Camp

Once the sunrise show was over, everyone else started to wake up and we gradually got around to getting ready for the day, eating some breakfast, and cleaning up camp before taking a bit of time to just play on the nearby rocks above our camp.

We then loaded up and pulled over into the parking area for Atlatl Rock just a stones throw away from the campground. Atlatl Rock is a prominent rock formation with a nice petroglyph panel high up on one of its walls. An atlatl is a spear throwing tool that was employed by pre-historic cultures for hunting, and presumably defensive purposes too.

In an effort to prevent damage to the rocky slopes that lead up to it, and probably to increase accessibility to it, the state park has constructed a staircase that leads to an observation deck where the petroglyphs can be viewed up close.


Atlatl Rock


Atlatl Rock


The kids at Atlatl Rock


Atlatl Rock Petroglyphs


Atlatl Rock Petroglyphs


Atlatl Rock Petroglyphs


Atlatl Rock Petroglyphs

From Atlatl Rock, we drove around the corner to have a look at Arch Rock. This would be the first of two landmarks named Arch Rock that we would look upon this day.


Arch Rock


Arch Rock


Arch Rock close up

From Arch Rock, we drove on out to one of the most popular landmarks in the park, Elephant Rock. From the parking area or trailhead for it, it's only about a quarter mile, but before making it up to Elephant Rock itself, the kids immediately took a cavernous rock where there imaginations ran wild. It's always fun to see what they pretend the such places to be. Often it becomes a house, or a castle, or a dungeon with secret escapes, windows, backdoors, attics, or basements.


Kids at play


Landscape near Elephant Rock

Soon enough, we finished out the short walk up to Elephant Rock. Elephant Rock is called such, because, well, it very much resembles an elephant...or, a mammoth.


Elephant Rock


Sunburst through Elephant Rock


Kids posing with the 'Elephant'


Walking under the trunk of Elephant Rock

We played around a little bit more checking out many of the nooks and crannies in the immediate landscape surrounding it.


Inside 'Willow's House'


Another play area

We could have made a day of it, just letting our imaginations go and playing all over the landscape, but we had a room waiting for us in San Diego that evening and with plans to make pay a brief visit to Joshua Tree National Park along the way.

Video:
 

Absarokanaut

Member
Joined
Sep 17, 2014
Messages
602
I was deadly with an Atlatl when I was about your boy's age.

Whaty an absolutely wonderful family outing. Many thanks for sharing you story and usual exquisite photography.
 

Q-see

I like hiking cows
Joined
Dec 18, 2012
Messages
83
Thanks for the report and the nice pictures. Valley of Fire is always worth a visit. If only I had more time when I was there...
 

WasatchWill

Ready For More
.
Joined
Jul 23, 2013
Messages
1,540
Great TR.. Valley of Fire SP is such a great place for kids.. My son still talks about our trip there.

Yeah it is. Prior to this trip, it was Goblin Valley that remained vivid in their minds from a few years ago. We'll see how this one stacks up over time.
 

Curt

Member
Joined
Feb 1, 2014
Messages
403
Enjoyed your report. I felt like I was along. I always thought that camping with the family was the best. I'm sure that everyone in yours will remember this fondly.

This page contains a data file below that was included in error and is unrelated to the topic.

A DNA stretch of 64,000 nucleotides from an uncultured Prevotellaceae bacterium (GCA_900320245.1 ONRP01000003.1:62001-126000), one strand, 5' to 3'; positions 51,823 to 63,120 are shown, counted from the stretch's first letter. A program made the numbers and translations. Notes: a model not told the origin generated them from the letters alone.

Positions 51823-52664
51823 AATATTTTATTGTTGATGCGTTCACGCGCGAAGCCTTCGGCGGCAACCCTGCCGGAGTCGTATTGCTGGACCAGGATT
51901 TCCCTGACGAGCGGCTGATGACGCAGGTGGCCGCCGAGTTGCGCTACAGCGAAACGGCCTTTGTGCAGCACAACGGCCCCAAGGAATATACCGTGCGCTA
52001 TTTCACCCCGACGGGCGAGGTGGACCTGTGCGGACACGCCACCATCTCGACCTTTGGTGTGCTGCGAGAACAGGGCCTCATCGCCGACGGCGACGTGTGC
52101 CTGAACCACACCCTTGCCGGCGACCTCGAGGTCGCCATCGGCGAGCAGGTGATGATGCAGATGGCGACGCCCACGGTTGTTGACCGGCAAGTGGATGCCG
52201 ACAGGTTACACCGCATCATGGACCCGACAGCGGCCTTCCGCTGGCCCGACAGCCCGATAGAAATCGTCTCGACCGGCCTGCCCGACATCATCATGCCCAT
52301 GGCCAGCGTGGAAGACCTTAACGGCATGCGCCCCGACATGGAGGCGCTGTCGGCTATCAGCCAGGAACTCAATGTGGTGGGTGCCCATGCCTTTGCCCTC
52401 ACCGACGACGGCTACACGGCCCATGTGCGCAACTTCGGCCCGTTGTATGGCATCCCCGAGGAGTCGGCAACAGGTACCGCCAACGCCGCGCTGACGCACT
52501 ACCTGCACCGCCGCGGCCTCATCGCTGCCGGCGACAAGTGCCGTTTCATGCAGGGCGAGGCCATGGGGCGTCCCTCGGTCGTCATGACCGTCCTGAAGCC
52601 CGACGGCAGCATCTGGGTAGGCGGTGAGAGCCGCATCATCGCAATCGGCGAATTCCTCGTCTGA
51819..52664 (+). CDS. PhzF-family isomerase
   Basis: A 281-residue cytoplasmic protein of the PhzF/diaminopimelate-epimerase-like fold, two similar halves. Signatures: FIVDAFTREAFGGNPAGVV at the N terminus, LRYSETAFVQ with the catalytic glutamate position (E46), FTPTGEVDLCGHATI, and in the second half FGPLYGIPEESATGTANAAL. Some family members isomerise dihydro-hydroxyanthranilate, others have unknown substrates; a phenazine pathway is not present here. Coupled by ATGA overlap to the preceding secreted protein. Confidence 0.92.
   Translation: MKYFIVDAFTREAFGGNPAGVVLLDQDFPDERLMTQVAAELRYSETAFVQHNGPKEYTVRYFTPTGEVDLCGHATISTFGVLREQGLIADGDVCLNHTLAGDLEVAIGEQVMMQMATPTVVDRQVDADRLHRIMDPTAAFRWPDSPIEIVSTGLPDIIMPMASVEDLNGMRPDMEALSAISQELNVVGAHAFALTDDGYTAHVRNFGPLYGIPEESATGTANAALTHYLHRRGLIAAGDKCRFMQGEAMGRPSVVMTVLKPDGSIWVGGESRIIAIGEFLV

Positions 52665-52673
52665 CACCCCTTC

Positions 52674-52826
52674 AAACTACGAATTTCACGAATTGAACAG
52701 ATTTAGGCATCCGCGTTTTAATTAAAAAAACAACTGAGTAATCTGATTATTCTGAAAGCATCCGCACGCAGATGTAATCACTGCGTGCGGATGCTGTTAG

r3biker

Member
Joined
Mar 17, 2017
Messages
34
Spring Break for this year has come and gone but left in its wake many memories with adventures in places both new and old. Our first day would take us to Nevada's Valley of Fire State Park. For Jessica and I, it would be our 2nd visit having camped there for the final night of our honeymoon, but for the kids, it was their first.

Sunday - April 2, 2017

After a brief rendezvous in Richfield with Jessica's father where he gave him our dog to take back to Torrey for the week, we continued on down south until we arrived at Valley of Fire State Park in mid-afternoon. Our first order of business was to survey the campgrounds in hopes of getting lucky enough to find a vacant site. Luckily we did get lucky. Right as we pulled into the first campground, Atlatl, we found a couple of vacant sites neighboring each other and picked one.

I thought for sure all the sites would be claimed and we'd be searching out a spot way out on the BLM land to the east. Instead, we paid our fee and set up camp right then and there.

From the campground we headed on down to the visitor center to give the kids a quick intro to the area.


Outside the Visitor Center

From the visitors center we headed on up the road to do the first of what would be an attempt at three hikes with the daylight we had left. Petroglyph Canyon, a.k.a. Mouse Tank Trail.


Heading into Petroglyph Canyon

If it's not already obvious, Petroglyph Canyon gets its name from the fact that petroglyph panels are abundant throughout the three-quarter mile canyon, the largest being the first one we encountered which was within the first quarter mile.


The first and largest of the petroglyph panels in Petroglyph Canyon


Petroglyphs up close


Petroglyphs up close


Another petroglyph panel


Bighorn sheep and other glyphs

Mouse Tank itself is a pothole of water that sits in enough shadow throughout the day that it is known to hold water for up to 6 months without rain. Legend has it that a Paiute fugitive named "Little Mouse" would hide out in the canyon in the late 1890's as he sought to escape law enforcement authorities.


Mouse Tank (in shadow)


Mouse Tank

Before heading back, some of the kids wanted to try their hand at a little rock climbing.


Ellory climbing


Lennox perched on a foothold


Raylee getting some climbing in too


Heading back up trail

Throughout the canyon, little arches could be found along the canyon crest.


Taking a quick rest under the shade of an arch


Sunburst

Back at the trailhead we got back in our car and drove up to the end of the road where we set out for our second hike, the White Domes Trail. Near the beginning of the trail was some beautiful patches of desert flora.